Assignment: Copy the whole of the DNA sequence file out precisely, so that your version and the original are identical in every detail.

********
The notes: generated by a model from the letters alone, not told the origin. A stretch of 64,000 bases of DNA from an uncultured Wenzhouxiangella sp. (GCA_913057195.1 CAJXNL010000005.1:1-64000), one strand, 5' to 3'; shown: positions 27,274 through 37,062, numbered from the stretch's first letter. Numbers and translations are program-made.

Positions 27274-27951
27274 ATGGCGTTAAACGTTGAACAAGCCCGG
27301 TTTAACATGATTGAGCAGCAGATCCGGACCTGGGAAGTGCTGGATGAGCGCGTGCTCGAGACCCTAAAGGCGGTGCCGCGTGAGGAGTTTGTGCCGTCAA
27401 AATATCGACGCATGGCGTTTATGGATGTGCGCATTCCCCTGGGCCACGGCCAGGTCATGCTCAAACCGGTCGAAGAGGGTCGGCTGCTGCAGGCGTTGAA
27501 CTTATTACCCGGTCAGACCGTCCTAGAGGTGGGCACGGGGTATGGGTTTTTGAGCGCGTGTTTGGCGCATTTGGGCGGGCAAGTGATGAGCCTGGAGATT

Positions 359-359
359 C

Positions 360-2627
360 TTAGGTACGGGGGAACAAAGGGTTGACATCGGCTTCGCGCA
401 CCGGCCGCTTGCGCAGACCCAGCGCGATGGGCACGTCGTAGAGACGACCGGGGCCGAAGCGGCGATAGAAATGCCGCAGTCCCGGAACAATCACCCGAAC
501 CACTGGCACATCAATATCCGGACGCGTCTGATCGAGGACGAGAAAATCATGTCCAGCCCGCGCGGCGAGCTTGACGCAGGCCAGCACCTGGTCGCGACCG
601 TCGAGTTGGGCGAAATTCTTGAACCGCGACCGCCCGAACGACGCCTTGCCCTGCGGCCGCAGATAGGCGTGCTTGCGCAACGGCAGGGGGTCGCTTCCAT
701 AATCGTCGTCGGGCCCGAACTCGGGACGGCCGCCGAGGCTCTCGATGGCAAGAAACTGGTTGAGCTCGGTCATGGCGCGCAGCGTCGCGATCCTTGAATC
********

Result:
The notes: generated by a model from the letters alone, not told the origin. A stretch of 64,000 bases of DNA from an uncultured Wenzhouxiangella sp. (GCA_913057195.1 CAJXNL010000005.1:1-64000), one strand, 5' to 3'; shown: positions 27,274 through 37,062, numbered from the stretch's first letter. Numbers and translations are program-made.

Positions 27274-27951
27274 ATGGCGTTAAACGTTGAACAAGCCCGG
27301 TTTAACATGATTGAGCAGCAGATCCGGACCTGGGAAGTGCTGGATGAGCGCGTGCTCGAGACCCTAAAGGCGGTGCCGCGTGAGGAGTTTGTGCCGTCAA
27401 AATATCGACGCATGGCGTTTATGGATGTGCGCATTCCCCTGGGCCACGGCCAGGTCATGCTCAAACCGGTCGAAGAGGGTCGGCTGCTGCAGGCGTTGAA
27501 CTTATTACCCGGTCAGACCGTCCTAGAGGTGGGCACGGGGTATGGGTTTTTGAGCGCGTGTTTGGCGCATTTGGGCGGGCAAGTGATGAGCCTGGAGATT

Positions 359-359
359 C

Positions 360-2627
360 TTAGGTACGGGGGAACAAAGGGTTGACATCGGCTTCGCGCA
401 CCGGCCGCTTGCGCAGACCCAGCGCGATGGGCACGTCGTAGAGACGACCGGGGCCGAAGCGGCGATAGAAATGCCGCAGTCCCGGAACAATCACCCGAAC
501 CACTGGCACATCAATATCCGGACGCGTCTGATCGAGGACGAGAAAATCATGTCCAGCCCGCGCGGCGAGCTTGACGCAGGCCAGCACCTGGTCGCGACCG
601 TCGAGTTGGGCGAAATTCTTGAACCGCGACCGCCCGAACGACGCCTTGCCCTGCGGCCGCAGATAGGCGTGCTTGCGCAACGGCAGGGGGTCGCTTCCAT
701 AATCGTCGTCGGGCCCGAACTCGGGACGGCCGCCGAGGCTCTCGATGGCAAGAAACTGGTTGAGCTCGGTCATGGCGCGCAGCGTCGCGATCCTTGAATC